NCPA - National Center for Policy Analysis

Public Wants Merit Pay For Teachers, Teachers Don't

March 9, 2000

The teachers' union in Los Angeles is calling for a strike to oppose a 6 percent salary raise for teachers whose students show improvement. Teachers in Detroit walked out for 10 days at the beginning of this school year to protest a similar merit pay plan there.

  • Officials in Los Angeles are offering an overall 10 percent pay hike for teachers, including a 6 percent increase for teachers whose students show notable improvement on tests and those who develop their teaching skills.
  • But the teachers are demanding an across-the-board 15 percent raise, even though student performance in L.A. is poor, compared to other areas of the state.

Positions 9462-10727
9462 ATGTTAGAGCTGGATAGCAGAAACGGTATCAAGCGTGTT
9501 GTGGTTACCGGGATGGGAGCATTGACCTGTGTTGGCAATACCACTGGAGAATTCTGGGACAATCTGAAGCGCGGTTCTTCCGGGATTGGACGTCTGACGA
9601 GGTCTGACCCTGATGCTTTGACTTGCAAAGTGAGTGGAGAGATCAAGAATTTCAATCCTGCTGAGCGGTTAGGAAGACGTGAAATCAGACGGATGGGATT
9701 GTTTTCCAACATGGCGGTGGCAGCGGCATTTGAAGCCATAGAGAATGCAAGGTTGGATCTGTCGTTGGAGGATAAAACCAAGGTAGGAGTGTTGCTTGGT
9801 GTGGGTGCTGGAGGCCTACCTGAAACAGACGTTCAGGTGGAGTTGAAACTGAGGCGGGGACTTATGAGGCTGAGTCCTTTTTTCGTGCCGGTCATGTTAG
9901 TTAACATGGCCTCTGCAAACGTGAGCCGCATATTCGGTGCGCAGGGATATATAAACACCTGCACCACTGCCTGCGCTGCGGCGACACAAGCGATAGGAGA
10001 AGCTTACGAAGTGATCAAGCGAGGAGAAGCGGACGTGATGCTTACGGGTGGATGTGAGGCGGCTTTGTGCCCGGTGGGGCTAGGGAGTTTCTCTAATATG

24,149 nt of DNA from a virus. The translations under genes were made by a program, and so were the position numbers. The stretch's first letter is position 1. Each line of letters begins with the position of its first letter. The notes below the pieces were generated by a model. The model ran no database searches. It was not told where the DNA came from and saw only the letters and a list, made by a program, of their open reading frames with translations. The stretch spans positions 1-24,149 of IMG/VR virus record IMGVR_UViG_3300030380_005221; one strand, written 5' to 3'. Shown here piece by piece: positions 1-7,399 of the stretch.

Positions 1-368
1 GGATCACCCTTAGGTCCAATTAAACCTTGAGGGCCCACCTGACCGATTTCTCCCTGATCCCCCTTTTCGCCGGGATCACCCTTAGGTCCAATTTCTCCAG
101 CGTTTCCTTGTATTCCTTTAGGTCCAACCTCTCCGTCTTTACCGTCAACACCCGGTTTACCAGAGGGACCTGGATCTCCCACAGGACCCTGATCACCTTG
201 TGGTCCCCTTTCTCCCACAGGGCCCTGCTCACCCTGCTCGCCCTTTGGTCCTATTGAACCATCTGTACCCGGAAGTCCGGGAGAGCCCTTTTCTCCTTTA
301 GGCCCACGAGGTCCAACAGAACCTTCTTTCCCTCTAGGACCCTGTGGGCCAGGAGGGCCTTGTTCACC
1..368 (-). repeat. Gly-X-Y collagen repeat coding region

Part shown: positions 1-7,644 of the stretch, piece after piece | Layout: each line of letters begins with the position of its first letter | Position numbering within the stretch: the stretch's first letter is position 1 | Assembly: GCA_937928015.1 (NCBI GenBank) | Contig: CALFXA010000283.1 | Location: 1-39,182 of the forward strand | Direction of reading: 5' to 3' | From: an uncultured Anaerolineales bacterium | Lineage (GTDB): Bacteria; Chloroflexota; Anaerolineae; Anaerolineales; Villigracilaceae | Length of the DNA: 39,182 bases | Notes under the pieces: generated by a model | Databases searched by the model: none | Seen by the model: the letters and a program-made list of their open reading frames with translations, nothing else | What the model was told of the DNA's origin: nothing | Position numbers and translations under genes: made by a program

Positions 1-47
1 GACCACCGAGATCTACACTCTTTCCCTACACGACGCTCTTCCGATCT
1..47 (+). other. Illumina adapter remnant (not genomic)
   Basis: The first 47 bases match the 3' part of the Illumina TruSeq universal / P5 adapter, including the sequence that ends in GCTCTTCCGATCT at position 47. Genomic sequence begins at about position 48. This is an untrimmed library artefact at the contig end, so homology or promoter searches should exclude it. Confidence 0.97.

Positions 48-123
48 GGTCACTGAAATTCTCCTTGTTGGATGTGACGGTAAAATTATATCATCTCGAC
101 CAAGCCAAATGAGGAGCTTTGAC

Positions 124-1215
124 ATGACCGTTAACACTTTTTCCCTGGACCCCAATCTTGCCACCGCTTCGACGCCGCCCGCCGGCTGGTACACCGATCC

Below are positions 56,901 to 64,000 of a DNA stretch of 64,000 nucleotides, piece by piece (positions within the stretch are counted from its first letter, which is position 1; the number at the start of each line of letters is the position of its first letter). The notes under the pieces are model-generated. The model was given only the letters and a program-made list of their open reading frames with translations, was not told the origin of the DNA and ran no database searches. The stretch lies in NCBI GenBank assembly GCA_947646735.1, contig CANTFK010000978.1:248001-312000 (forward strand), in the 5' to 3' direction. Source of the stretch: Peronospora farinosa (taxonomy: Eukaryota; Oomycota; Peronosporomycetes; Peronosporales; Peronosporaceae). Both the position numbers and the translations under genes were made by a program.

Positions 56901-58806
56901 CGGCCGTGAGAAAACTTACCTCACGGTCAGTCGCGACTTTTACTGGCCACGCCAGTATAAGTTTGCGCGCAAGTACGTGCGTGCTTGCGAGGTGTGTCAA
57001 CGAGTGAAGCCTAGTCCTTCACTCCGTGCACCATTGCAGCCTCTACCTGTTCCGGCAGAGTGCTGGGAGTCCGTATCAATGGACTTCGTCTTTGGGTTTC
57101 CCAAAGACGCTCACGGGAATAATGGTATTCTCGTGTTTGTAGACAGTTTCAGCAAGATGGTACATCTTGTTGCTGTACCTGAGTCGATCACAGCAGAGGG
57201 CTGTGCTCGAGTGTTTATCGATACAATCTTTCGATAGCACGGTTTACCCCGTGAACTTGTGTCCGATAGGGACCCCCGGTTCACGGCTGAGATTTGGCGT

• They are fighting public opinion, because California's Public Policy Institute reports that 84 percent of the public wants teachers paid on the basis of merit.

"Education is perhaps the only profession, absent those in the former communist world, that has tried to succeed while totally delinking reward from performance," wrote retired school administrator Henry F. Cotton in Education Week last year. "The result is a system that undermines the work ethic and destroys productivity," he added.

Source: Editorial, "Teacher Unions and Merit Pay," Investor's Business Daily, March 8, 2000.


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